It was the 1970s. I went to work one morning as the day editor at the AP (Associated Press) Bureau in Phoenix. I expected a usual active day but nothing special; so I was surprised when the bureau chief called me into his office.
The chief said, "Lester, I got a strange call. It's from somebody who was at the Pine Ridge Indian Reservation when trouble happened. He wants to talk to an AP reporter."
I asked why he wanted an AP reporter, and the bureau chief said he didn't ask, but this gentleman, whose voice sounded very clear and who was well-spoken, said, "Meet me at the cave underneath the Tempe Bridge; walk along the trail until you see me."
"You don't have to do this," the bureau chief added. "It could be too risky." However, I did go. I walked through the mud along the Salt River for a good quarter of a mile and was about to give up when this young gent appeared. He didn't look anything like having slept in a cave or being in any way unkempt. He was very neat – jeans, a good shirt. He was wearing a beaded necklace with Lakota Indian symbols, which usually had an important meaning.
We talked. He told me about the brutal conditions on the 3.5 million-acre Pine Ridge Reservation located on some of the harshest land in South Dakota and Nebraska. He told me that most of the residents on the reservation had no electricity, no running water, and no sewage system. The reservation was governed by a tribal council under the purview of the Bureau of Indian Affairs.
He said that his name was Russell and he was in the American Indian Movement (AIM). He was one of the AIM activists who went to the reservation to protest what was really the culmination of a century and a half of broken treaties and poverty on the federal reservations. Here the anger and frustration of the residents were the worst. Hostilities were wide open – against the government and against each other. There were many killings on the Pine Ridge Reservation, which had the highest murder rate in the entire country.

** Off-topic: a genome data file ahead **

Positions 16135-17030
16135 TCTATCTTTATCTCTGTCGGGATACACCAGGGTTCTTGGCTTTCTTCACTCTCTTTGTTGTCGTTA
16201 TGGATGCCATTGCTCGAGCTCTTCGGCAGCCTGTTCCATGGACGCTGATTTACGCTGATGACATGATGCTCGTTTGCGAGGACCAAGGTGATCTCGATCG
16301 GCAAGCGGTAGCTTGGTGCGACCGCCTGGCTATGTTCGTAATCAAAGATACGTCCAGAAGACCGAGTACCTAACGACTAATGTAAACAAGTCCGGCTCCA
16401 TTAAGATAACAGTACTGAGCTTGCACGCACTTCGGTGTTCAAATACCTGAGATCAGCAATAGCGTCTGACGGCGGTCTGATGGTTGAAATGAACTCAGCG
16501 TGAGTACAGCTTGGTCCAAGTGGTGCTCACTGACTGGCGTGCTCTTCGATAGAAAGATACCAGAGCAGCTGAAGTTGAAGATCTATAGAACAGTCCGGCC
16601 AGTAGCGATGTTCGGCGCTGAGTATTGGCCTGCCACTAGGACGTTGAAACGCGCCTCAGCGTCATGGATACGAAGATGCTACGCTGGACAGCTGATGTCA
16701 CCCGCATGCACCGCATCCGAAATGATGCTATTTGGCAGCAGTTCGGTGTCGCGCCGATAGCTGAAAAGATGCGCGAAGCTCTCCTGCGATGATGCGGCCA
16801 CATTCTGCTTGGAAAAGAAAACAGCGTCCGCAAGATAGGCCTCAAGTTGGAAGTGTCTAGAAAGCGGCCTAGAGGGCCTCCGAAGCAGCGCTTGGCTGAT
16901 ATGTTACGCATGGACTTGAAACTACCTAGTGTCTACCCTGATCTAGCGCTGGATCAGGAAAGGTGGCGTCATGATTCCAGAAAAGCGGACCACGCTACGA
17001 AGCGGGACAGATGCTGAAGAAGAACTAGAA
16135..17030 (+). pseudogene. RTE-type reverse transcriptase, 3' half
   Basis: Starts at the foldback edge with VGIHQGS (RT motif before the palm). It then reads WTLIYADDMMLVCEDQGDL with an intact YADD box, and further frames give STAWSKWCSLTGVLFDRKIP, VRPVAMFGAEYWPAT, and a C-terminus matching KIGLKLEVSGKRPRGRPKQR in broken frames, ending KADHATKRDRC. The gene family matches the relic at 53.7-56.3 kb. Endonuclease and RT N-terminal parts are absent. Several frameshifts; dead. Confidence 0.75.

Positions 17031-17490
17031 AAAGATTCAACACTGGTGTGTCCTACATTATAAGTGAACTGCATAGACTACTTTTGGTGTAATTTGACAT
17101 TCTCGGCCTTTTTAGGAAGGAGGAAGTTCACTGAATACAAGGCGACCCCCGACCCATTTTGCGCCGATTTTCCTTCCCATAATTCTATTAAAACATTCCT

AIM occupied Wounded Knee, the historical site of the massacre, in an attempt to regain that land that had been deeded to the Lakota by treaty.
The FBI was sent in. Finally a shootout erupted during which two FBI agents and one activist were killed. A South Dakota deputy sheriff was also wounded and permanently paralyzed.
"When it was over," this young man said, "I knew there would be trials. I decided to leave and become a fugitive. Now I have decided to return and tell the story and declare my innocence of any shooting."
"Do you want to go back and show up for any kind of trial?" I asked, and he made it clear that the object was to get support for their cause, and he feared that if any of the agents caught him off the reservation, they might just wipe him out.
I asked him why he had chosen the AP when it would have been easier to call a TV station or whatever and get similar treatment, with pictures. He said he thought the AP had done the finest job of reporting the plight of the inhabitants on that desolate reservation.
All this time, although I was very pleased to talk to him, I still didn't know his full name. I said, "Okay, I would like to have a last name." I didn't get it.
Later a friend, Merilou Effinger, researched this story on the Internet and found the information I needed about the mysterious Native American and the bloody events on that reservation.
He was Russell Means, the head of AIM (The American Indian Movement) in those days. Her research disclosed he had been tried with several other activists and all of them but one were acquitted of any role in the shootout. The exception was Leonard Peltier, who was convicted and sent to prison, only to be released some time later.
In the end it was Merilou's research that finished the story for me and removed the haunting feeling I had for nearly four decades about what had happened. Was I misled or not? I believe not. She identified the young activist who had talked to me. This lay to rest my uncertainty. I felt relieved and happy to have that feeling!